Hi everyone! After I wrote this blog, I went live on Facebook to go deeper into the six things you need to know about hiring a business coach. Click here to see the video.
Recently, I came across a post in a Facebook group asking about business coaching – namely, how does it work and is it worth it? What started as my brief reply turned into a full-length essay, so here are six tips I want everyone to know about hiring a coach.
1) Some business coaches dive deep into the mindset and internal aspects of being an entrepreneur or small business owner (doubt, imposter syndrome, etc.), whereas others focus on skill set development and external aspects (defining your niche, marketing, etc.). And of course, many coaches take a hybrid approach – myself included. Make sure you're clear on what you want so you can find the right coach for you.
2) The success of the coaching experience has everything to do with the relationship established between the coach and client, and with the expectations they have of each other. In your search for a coach, I recommend investing some time in an initial session. It will give you an idea of how that coach works with clients, what expectations s/he has of you, and what you can expect from him/her. Many coaches offer an initial complimentary session, including me. I find it's a perfect opportunity for each of us to determine whether we're a good match.
3) Packages are a normal business model for coaches. This is different from other helping professionals, such as therapists, where clients usually pay by the session. Personally, I prefer to contract for 6- or 12-month packages, because it often takes that much time to establish a relationship, clarify your vision, create your action plan, implement it, evaluate your results, and make tweaks as necessary. Occasionally, I may offer a 3-month arrangement, but only if it's appropriate for the client's goals. This is one area where coaches vary, so it's okay to ask questions about their approach.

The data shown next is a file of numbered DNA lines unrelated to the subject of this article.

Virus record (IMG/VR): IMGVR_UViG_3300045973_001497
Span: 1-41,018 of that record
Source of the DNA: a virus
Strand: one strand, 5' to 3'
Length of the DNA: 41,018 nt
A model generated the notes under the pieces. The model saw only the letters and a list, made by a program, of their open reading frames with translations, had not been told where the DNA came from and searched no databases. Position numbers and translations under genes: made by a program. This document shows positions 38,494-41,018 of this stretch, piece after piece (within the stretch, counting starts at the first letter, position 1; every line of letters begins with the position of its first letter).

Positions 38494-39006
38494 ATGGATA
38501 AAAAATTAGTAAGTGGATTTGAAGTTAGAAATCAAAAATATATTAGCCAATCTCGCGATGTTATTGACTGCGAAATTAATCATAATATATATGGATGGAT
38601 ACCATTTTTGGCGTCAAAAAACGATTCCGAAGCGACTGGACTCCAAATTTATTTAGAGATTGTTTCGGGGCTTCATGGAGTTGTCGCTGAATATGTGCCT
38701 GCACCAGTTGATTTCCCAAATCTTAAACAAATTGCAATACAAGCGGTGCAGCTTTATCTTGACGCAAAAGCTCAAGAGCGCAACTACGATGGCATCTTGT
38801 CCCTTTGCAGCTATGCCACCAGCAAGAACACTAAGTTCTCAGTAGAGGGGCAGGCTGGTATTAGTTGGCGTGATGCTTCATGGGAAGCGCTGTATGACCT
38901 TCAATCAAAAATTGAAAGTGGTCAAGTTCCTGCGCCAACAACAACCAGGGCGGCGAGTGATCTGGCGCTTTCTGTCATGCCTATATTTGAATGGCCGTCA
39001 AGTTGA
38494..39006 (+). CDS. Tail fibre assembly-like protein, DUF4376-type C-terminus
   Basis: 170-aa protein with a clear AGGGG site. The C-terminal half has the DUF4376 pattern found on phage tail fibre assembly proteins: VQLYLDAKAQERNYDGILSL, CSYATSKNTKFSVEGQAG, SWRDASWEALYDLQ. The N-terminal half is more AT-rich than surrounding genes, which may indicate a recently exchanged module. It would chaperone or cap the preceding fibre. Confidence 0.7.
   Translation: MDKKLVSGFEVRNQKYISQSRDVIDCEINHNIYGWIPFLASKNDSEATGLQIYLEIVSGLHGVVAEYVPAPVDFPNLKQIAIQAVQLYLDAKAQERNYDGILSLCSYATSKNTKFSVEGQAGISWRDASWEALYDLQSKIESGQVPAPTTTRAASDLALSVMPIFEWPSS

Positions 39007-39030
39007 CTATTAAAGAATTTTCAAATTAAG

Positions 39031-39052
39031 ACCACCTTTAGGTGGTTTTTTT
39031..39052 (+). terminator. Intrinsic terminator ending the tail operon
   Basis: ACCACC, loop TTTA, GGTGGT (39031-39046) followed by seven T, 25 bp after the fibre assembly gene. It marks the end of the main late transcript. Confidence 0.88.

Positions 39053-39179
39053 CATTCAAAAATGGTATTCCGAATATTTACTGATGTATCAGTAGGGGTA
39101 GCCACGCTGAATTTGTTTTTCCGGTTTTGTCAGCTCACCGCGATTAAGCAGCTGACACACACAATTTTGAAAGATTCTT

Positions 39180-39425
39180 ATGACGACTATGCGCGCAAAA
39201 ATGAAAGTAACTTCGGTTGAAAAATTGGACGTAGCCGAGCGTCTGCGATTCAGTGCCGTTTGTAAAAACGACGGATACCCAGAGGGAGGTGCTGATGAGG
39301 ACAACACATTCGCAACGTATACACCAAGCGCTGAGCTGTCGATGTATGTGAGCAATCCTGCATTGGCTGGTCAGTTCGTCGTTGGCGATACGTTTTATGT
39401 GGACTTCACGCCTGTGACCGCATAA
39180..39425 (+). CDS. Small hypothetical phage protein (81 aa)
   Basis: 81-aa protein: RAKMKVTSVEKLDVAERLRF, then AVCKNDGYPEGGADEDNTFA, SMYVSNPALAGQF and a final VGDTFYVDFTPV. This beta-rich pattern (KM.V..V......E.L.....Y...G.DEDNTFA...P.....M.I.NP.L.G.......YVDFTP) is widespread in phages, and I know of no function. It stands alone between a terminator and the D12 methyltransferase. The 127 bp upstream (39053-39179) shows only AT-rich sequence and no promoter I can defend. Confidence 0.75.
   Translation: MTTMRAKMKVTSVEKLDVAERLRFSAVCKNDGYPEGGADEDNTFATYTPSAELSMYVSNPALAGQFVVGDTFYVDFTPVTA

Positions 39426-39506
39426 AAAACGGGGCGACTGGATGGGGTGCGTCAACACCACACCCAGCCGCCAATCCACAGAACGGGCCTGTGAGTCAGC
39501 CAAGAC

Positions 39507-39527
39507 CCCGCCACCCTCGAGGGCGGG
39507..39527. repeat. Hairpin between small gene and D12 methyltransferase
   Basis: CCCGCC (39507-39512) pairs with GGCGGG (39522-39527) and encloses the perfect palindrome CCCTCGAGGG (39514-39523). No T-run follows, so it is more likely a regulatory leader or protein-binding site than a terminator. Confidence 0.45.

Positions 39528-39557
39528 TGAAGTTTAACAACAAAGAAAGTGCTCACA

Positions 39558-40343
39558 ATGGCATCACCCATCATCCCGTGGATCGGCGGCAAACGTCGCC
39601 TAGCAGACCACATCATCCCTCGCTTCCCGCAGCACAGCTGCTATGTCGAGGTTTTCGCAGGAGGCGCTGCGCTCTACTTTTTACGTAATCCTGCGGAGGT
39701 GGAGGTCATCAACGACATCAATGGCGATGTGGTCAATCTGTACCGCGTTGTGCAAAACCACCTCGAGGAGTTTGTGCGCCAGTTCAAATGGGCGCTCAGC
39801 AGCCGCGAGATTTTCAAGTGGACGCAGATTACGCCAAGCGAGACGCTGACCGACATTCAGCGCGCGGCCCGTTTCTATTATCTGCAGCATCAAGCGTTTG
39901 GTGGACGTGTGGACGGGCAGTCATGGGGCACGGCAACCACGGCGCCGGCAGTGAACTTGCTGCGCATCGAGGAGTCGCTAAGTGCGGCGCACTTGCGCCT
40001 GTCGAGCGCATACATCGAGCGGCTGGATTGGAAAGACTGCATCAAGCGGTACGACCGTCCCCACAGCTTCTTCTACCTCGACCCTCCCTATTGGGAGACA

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4) Along with packages comes package pricing, and again, it's a standard business model for coaches to require payment in full at the start. Some coaches offer a payment structure involving a deposit before services begin and then a certain number of additional payments over time. If you're interested in coaching but unable to make the full investment up front, it's okay to ask about a payment structure – but understand that not every coach will agree to it.
5) Sadly, there are a lot of coaches out there with little training and experience in coaching, but damn, they sure know how to market and sell their services. This leaves potential clients open to exploitation, which angers and saddens me to no end. While I know some excellent coaches who are “self-taught,” my bias is towards coaches who are certified through the International Coach Federation. (And I am definitely biased on this, as I am an ICF Associate Certified Coach.) This credential indicates that a coach has completed an accredited training program, participated in mentor coaching, and also has a certain number of coaching hours under their belt.
6) Trust your intuition. No matter how good the coach looks on paper, if it doesn't feel right, it's not.
Full transparency: I believe that great coaches have great coaches, and I practice what I preach. My coach has been invaluable in helping me grow my business and develop my entrepreneurial mindset. It's not an understatement to say that coaching has changed my life, personally and professionally, and I love helping others achieve that same transformation.
If you want to learn more about my coaching approach (and whether it’s right for you), then let's talk. Click here to get on my calendar, and we'll spend 30 minutes exploring what's going on in your world today, and what future you want to create.
Don't forget – if you're more into videos, check out my Facebook live all about this topic!